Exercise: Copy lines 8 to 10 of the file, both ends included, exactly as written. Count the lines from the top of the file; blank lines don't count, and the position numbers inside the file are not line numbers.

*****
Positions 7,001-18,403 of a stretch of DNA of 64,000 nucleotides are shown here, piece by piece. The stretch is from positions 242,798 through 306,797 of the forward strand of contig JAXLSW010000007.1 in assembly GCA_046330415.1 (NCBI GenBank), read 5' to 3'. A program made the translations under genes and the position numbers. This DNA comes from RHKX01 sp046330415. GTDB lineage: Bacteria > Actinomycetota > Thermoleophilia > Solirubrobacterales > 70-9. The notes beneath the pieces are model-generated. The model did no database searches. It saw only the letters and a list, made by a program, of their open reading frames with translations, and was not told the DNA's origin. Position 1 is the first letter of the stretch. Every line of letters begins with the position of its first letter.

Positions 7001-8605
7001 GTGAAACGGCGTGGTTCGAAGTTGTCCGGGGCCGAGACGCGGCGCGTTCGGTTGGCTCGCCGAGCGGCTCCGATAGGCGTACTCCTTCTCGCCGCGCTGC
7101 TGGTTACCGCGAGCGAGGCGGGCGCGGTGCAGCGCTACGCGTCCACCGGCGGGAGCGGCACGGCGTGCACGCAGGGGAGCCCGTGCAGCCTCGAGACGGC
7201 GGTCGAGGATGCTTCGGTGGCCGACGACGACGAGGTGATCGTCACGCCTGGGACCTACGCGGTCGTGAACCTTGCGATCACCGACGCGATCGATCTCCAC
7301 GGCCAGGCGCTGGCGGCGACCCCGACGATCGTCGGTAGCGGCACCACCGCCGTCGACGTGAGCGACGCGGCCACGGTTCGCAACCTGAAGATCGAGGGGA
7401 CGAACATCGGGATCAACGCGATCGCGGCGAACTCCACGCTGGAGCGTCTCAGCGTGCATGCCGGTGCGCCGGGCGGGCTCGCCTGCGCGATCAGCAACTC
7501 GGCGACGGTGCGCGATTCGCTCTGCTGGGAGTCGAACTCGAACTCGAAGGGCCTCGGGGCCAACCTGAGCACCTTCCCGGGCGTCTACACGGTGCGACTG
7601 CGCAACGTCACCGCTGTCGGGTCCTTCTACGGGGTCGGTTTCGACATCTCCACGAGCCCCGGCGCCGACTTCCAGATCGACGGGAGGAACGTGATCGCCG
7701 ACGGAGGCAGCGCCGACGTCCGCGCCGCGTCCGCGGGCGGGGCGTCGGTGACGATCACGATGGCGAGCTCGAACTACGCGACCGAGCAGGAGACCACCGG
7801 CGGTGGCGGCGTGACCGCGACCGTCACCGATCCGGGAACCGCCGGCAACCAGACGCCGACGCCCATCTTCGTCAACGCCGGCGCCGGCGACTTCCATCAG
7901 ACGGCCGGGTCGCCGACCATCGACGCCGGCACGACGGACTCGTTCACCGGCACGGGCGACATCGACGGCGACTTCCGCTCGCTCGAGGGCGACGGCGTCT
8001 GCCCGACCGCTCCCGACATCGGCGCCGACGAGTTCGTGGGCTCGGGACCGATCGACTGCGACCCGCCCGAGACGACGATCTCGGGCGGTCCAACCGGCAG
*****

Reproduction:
7501 GGCGACGGTGCGCGATTCGCTCTGCTGGGAGTCGAACTCGAACTCGAAGGGCCTCGGGGCCAACCTGAGCACCTTCCCGGGCGTCTACACGGTGCGACTG
7601 CGCAACGTCACCGCTGTCGGGTCCTTCTACGGGGTCGGTTTCGACATCTCCACGAGCCCCGGCGCCGACTTCCAGATCGACGGGAGGAACGTGATCGCCG
7701 ACGGAGGCAGCGCCGACGTCCGCGCCGCGTCCGCGGGCGGGGCGTCGGTGACGATCACGATGGCGAGCTCGAACTACGCGACCGAGCAGGAGACCACCGG